North Sea Gas has lower carbon footprint than imported LNG
The production of natural gas from the UK Continental Shelf (UKCS) creates less than half as much greenhouse gas as imported Liquefied Natural Gas (LNG), according to data published by the Oil and Gas Authority (OGA).
In this analysis, gas extracted from the UKCS has an average emission intensity of 22 kgCO2e/boe; whereas imported LNG has a significantly higher average intensity of 59 kgCO2e/boe.
Importing gas via by pipeline, particularly from Norway, produces an even lower average of 18 kgCO2e/boe, which suggests there is still potential for the UKCS to continue to improve its operations and lower emissions further.
The process of liquefaction, combined with the emissions produced by the transportation and regasification of the LNG once in the UK, are responsible for the considerably higher emissions intensity of LNG.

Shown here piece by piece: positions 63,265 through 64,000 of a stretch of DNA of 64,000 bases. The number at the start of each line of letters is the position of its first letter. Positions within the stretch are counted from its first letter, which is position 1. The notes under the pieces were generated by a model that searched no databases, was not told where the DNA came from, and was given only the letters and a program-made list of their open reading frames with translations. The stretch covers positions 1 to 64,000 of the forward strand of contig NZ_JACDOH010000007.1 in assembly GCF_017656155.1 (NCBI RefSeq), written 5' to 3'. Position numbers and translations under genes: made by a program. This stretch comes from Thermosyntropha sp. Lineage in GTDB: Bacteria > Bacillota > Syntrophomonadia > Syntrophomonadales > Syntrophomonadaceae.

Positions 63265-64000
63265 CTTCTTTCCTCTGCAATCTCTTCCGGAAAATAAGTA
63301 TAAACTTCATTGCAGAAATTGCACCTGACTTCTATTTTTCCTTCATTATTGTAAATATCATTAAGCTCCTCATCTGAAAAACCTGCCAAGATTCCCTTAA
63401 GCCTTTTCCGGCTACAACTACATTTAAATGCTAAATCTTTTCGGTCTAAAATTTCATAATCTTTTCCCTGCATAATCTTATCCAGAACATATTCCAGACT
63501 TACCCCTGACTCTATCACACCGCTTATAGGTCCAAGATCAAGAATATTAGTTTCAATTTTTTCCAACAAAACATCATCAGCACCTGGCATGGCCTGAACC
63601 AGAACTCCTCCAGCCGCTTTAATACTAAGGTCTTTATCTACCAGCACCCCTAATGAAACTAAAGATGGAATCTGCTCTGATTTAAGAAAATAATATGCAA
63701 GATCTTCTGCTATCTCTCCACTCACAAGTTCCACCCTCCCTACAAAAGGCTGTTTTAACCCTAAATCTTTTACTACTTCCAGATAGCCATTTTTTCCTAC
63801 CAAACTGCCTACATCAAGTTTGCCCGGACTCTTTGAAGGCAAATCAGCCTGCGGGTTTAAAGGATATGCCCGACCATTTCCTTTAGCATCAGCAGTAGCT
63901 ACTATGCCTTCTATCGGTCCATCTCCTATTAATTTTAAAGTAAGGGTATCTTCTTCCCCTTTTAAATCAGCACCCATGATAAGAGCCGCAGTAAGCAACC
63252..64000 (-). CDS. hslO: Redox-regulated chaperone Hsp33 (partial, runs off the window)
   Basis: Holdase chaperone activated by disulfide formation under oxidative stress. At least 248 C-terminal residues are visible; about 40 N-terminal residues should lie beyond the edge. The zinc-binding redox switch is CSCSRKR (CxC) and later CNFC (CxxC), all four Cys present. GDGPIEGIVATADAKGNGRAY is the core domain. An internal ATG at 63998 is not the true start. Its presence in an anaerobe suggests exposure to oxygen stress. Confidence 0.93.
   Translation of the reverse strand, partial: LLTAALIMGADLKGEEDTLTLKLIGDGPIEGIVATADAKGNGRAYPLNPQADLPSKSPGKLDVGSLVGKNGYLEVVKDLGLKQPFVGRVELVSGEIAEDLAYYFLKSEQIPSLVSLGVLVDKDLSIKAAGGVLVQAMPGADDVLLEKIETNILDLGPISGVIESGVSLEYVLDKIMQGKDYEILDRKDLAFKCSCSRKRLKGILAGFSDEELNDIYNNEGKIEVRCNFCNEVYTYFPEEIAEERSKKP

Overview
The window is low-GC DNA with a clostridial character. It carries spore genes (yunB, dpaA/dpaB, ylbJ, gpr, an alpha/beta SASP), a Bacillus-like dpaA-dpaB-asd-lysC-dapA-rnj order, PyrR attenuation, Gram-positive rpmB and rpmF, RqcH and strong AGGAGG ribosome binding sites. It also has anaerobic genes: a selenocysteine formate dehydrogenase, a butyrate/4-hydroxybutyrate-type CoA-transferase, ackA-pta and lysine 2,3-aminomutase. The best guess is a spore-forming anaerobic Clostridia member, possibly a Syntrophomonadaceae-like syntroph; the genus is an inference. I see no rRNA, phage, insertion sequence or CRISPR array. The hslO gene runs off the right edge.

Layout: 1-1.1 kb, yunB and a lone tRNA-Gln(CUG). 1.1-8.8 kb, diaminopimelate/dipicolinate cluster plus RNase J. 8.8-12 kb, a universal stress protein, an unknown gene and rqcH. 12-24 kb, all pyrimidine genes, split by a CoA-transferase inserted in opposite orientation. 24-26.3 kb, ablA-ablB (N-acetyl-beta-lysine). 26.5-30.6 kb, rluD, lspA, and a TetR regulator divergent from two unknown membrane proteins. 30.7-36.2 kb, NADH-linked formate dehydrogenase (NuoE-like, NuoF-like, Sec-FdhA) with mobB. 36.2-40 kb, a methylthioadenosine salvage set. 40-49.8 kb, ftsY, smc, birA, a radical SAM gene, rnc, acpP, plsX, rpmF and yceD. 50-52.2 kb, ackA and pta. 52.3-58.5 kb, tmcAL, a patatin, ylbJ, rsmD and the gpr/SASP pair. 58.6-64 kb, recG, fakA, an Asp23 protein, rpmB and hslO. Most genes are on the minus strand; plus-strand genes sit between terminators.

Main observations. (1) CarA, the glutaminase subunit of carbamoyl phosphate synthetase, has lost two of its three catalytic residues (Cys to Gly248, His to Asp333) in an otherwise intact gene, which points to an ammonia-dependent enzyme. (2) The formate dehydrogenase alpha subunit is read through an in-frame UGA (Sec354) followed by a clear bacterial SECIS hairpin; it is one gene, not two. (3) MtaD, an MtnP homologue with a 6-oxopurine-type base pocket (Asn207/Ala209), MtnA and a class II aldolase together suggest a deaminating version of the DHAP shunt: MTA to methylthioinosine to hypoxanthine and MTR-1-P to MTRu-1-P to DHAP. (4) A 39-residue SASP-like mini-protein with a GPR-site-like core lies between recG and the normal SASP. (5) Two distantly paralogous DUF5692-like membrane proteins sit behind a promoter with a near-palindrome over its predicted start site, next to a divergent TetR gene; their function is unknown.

In 2019, the UKCS supplied 46% of UK gas consumption. Imported LNG supplied around 21% and the remaining 33% was imported via pipeline. Estimates predict that while gas demand will decline slightly from the current level of 69 billion cubic metres (bcm) in 2019 to 60 bcm in 2035, UK gas production will fall at a faster rate from 35 bcm in 2019 to 16 bcm in 2035.
Current government forecasts suggest that gas will remain a vital part of the UK’s energy mix as we move towards Net Zero. As long as this demand exists, managing declining North Sea production to maximise value, minimising greenhouse gas emissions and reducing reliance on hydrocarbon imports are all essential.
The Emissions intensity comparison of UKCS gas production and imported LNG and pipeline gas benchmarking and analysis can be found on the OGA website by clicking here.